Saturday, September 28, 2013

Trust is a many-splendoured thing.

This is the title of a magnificant article by David Chan in the Straits Times on 28 September. This is no doubt for the edification of Singaporeans for the enhancement of their political discernment, and in particular to the disoriented PAP leadership under PM Lee Hsien Loong in coming to terms with their predicament in GE 2016.

With due respect to the author David Chan, his treatise has been very carefully crafted with a view to admonishing the PAP that it is heading toward a political disaster in GE 2016. Only that being an invitee of the Straits Times to write, it would not be very civilised of him to be too explicit in his admonishment. But discerning Singaporeans reading the article will be left with no doubt of its oblique reference to the PAP.

David Chan has identified three major dimensions of trust which affect how citizens think, feel and behave and which may shed light on how and why the public trusts or distrusts the Government. They are competence, integrity and benevolence. Trust in competence  is about people's confidence in the Government's ability to perform and solve problems. It involves the ability to address issues affecting quality of life and also effectiveness in managing crises. Issues of infrastructure such as public transport lagging behind population growth raise doubts relating to trust in competence.

Trust in integrity is about people's assessment of the Government's character or extent to which they think it is not corrupt and is impartial. Trust in benevolence is about people's belief in the Government's intentions and motivations. Trust in benevolence increases when people believe that the intention of policy and government action is to serve their interests and is motivated by a genuine concern for citizen well-being, as opposed to being influenced by vested private or partisan interests. It gets eroded when people think that policies are formulated by an elite which is disconnected from ground sentiments, is unable to empathise, or does not care enough for the less fortunate or ordinary folk.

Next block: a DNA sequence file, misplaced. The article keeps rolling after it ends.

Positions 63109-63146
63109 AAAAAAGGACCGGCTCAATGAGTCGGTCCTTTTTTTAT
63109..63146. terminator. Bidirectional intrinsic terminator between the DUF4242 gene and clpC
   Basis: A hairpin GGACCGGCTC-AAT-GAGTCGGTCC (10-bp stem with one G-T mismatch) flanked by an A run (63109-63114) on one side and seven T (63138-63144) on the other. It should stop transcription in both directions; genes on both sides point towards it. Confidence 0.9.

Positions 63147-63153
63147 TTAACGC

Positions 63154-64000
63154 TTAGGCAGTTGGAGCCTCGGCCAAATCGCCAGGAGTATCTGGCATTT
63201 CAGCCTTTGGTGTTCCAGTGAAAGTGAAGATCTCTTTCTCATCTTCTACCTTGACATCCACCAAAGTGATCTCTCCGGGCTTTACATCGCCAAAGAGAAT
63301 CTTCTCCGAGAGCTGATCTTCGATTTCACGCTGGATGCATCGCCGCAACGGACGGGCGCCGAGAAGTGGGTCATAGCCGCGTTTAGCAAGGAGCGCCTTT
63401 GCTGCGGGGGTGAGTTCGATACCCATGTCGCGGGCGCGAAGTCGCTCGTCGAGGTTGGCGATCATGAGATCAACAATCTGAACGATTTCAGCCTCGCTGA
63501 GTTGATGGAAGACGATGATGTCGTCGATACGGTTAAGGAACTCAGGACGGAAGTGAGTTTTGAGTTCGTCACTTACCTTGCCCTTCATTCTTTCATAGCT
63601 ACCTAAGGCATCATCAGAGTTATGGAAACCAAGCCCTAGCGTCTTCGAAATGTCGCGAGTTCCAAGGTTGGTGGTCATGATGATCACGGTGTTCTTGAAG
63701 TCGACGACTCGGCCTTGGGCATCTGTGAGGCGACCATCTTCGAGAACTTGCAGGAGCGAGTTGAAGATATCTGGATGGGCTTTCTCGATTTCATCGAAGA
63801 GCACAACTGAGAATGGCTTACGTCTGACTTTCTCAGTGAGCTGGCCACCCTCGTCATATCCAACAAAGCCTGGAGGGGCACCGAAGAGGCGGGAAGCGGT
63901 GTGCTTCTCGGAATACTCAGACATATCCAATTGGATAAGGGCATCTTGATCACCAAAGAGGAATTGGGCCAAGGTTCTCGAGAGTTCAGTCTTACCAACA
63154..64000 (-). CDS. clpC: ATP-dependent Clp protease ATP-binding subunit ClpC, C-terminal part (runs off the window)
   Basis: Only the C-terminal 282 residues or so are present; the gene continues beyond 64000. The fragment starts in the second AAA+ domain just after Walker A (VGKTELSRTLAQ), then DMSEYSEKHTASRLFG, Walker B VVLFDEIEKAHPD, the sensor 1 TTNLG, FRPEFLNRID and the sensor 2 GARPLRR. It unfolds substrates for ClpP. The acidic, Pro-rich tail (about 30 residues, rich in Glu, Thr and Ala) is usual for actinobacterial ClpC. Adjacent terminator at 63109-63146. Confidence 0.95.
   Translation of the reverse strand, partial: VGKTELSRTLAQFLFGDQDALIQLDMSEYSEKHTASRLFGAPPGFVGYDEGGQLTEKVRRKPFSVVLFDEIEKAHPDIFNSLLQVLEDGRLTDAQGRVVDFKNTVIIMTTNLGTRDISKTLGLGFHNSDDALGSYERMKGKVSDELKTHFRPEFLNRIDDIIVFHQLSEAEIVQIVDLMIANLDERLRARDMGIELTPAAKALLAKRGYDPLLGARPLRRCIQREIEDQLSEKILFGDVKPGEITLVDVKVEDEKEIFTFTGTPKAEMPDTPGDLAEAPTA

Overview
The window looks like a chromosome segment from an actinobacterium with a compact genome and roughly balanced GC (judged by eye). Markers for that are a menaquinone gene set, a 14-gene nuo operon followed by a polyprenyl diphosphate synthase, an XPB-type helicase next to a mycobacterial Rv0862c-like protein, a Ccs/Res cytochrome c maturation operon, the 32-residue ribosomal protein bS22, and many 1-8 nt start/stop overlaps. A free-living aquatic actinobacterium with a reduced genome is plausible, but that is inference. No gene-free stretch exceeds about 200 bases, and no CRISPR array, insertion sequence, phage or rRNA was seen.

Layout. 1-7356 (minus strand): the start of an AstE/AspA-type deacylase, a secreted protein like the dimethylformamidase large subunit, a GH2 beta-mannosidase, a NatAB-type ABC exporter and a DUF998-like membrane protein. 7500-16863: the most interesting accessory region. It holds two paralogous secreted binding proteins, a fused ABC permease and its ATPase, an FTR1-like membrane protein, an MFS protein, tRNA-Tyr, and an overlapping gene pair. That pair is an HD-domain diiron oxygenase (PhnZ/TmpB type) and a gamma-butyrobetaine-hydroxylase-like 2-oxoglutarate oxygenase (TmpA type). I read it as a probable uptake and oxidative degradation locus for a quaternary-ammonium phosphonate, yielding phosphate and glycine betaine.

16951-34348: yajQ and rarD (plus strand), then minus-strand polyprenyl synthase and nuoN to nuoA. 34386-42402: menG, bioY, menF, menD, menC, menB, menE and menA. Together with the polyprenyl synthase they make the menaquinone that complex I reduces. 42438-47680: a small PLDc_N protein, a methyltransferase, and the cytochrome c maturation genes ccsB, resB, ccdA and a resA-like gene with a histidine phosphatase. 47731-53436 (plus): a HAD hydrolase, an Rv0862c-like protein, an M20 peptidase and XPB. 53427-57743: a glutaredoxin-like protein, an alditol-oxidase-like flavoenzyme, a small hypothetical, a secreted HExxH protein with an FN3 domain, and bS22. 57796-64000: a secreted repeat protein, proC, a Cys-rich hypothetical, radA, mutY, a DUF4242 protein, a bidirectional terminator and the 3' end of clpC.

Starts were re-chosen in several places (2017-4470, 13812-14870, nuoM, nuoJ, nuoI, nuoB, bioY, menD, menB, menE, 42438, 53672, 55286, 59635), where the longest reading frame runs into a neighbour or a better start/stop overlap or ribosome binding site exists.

Let's examine the three major dimensions of trust identified by David Chan and see how the PAP leadership under PM Lee fare in measuring up to their strict standards. PAP ministers, including the prime minister, are more concerned with their astronomical salaries running into millions of dollars from taxpayers' money than with serving the people and would this not affect the Government's ability to perform and solve problems? It is a well-known fact that the transport problem, especially the SMRT, is in a dreadful mess with frequent breakdowns and overcrowding  and would not this raise doubts relating to trust in competence? And the rational PAP Government is planning to increase the population to 6.9 million in 2030 as their clever way of solving the overcrowding.

As for trust in integrity, we know that corruption is illegal but with the prime minister and his ministers paying themselves astronomically from taxpayers' money, is this what one would describe as trust in integrity? As for trust in benevolence, Singaporeans are branded as daft by the former Minister Mentor Lee Kuan Yew and it is precisely that because Singaporeans are daft that they believe that the intention of policy and government action is to serve their interests and is motivated by genuine concern for citizen well-being, as opposed to being influenced by vested or partisan interests.

We leave it to the discerning Singaporeans to form their opinion whether the PAP leadership under PM Lee deserve the trust in competence, trust in integrity and trust in benevolence identified by David Chan in his magnificent article.

1 comment:

Alan Wan said...

Just look at the way GLCs are profitting from the people's sweat & hard work, how to trust father & son are making the right decisions for us ?

Is it not a joke that our taxi drivers are forced to pay for the high COEs disguised as rental payments to taxi companies even before they are able to put food on their tables for their families ? When they are no better than just hired drivers or even modern slaves depending on how you look at it, is it not that the COEs resembles a kind of income tax forced upon these taxi drivers ?

Just imagine a S$60k COE is equivalent to S$6k tax per year, which other income bracket earning that level of pay that taxi drivers averagely earn has to pay this kind of tax bracket ?

And then father & son says if their Ministers are not paid that kind of obscene salaries, they may be prone to be more corrupt when they are direct beneficiaries of the policies they make ? Are they not greedy by any standards ?